New Resource for Media Launched on World Food Day
NEW YORK - Today, MADRE joins with its sister organizations to recognize
World Food Day and to decry the rising numbers of people suffering from
hunger. As the food crisis continues to rage across the globe, it has
only been compounded by the current financial crisis. By the end of
2008, the number of malnourished people is set to reach one billion.
However, the food crisis is not an issue of shortage but of inequitable
distribution. Even as global crop yields are projected to reach record
levels, rising prices place basic necessities out of the reach of
Vivian Stromberg, MADRE Executive Director, said today, "On World Food
Day, we must emphasize that the right to food has been fatally
undermined. The first step towards a solution is to recognize the
central role of women in agriculture, as they make up more than half of
that labor force. The next step is to listen to their solutions. One
concrete solution is underway in Sudan, where a MADRE partner Fatima
Ahmed is creating a women farmers' union. Another solution can be
found in Nicaragua, where MADRE partner Rose Cunningham is coordinating
a network of women-run organic farms."
Today, MADRE also announced the launch of a new initiative, the International Network of Women's Human Rights Experts.
Through this Network, MADRE connects journalists with women activists
and human rights experts working at local, national, and international
levels. Two such experts are available today and listed below.
Membership includes women who span every region of the world and who
share a commitment to defending women's human rights. More information
can be found here: http://www.madre.org/index.
Available for interviews:
is a Miskita Indigenous leader from Nicaragua and an expert in popular
education, international labor law, and the rights of migrants,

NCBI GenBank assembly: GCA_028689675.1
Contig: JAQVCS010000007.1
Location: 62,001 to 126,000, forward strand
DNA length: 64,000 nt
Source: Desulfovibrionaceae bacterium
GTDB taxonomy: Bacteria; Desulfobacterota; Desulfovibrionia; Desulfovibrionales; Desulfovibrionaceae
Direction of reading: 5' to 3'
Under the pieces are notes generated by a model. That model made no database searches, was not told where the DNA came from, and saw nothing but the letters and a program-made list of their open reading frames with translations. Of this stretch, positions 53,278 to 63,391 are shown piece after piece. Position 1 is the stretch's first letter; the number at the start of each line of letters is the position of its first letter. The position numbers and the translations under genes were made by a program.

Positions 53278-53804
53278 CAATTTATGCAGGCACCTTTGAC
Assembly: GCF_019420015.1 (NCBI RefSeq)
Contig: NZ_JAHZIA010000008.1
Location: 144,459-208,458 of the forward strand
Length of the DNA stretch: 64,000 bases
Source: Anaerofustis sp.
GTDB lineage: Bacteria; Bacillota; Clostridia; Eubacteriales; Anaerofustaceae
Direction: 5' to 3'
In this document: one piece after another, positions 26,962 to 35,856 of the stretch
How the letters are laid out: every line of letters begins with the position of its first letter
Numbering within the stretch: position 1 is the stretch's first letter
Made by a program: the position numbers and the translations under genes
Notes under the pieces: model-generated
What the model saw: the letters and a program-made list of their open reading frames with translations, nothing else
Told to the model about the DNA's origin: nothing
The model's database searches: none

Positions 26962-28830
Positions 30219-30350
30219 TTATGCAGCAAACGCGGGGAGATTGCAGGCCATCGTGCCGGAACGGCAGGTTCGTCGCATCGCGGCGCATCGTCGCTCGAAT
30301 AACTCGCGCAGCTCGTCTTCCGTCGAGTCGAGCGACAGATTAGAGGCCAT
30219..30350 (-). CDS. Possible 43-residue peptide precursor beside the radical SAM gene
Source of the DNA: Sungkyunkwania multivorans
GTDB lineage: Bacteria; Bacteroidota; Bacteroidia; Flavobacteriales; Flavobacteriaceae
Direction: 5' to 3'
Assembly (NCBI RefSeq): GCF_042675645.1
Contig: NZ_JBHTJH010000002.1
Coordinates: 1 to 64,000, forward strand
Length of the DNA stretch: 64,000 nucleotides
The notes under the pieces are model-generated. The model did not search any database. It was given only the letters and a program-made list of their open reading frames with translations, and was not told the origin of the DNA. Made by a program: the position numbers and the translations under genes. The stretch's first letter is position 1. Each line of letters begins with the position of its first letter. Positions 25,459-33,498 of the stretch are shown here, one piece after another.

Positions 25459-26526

refugees, and displaced persons. She is the Founder and Director of
Wangki Tangni ("Flower of the River" in the Indigenous Miskitu
language). Through Wangki Tangni, she has worked to serve more than
104 poor and marginalized communities along the Coco River by
developing programs that promote self sufficiency, sustainable
agriculture and assisting Indigenous Peoples to develop the skills they
need for self-government, protection of their region's biodiversity,
and preservation of their traditional cultures. (Languages: English,
Fatima Ahmed is a community leader from
Sudan. She is a Ph.D candidate from the University of Gezira, Sudan and
holds a Masters Degree in plant physiology. Her research background led
her to focus on women farmers, and she has worked to organize the first
women farmers' union in Sudan. In 2000, she founded Zenab for Women in
Development in order to promote peace-building, women's rights, women's
reproductive health and girl's education. (Languages: English, Arabic)
To request an interview with a member of MADRE's International Network
of Women's Human Rights Experts, contact MADRE Media Coordinator Diana
Duarte at 212-627-0444.
For more information about MADRE, click here: www.madre.org.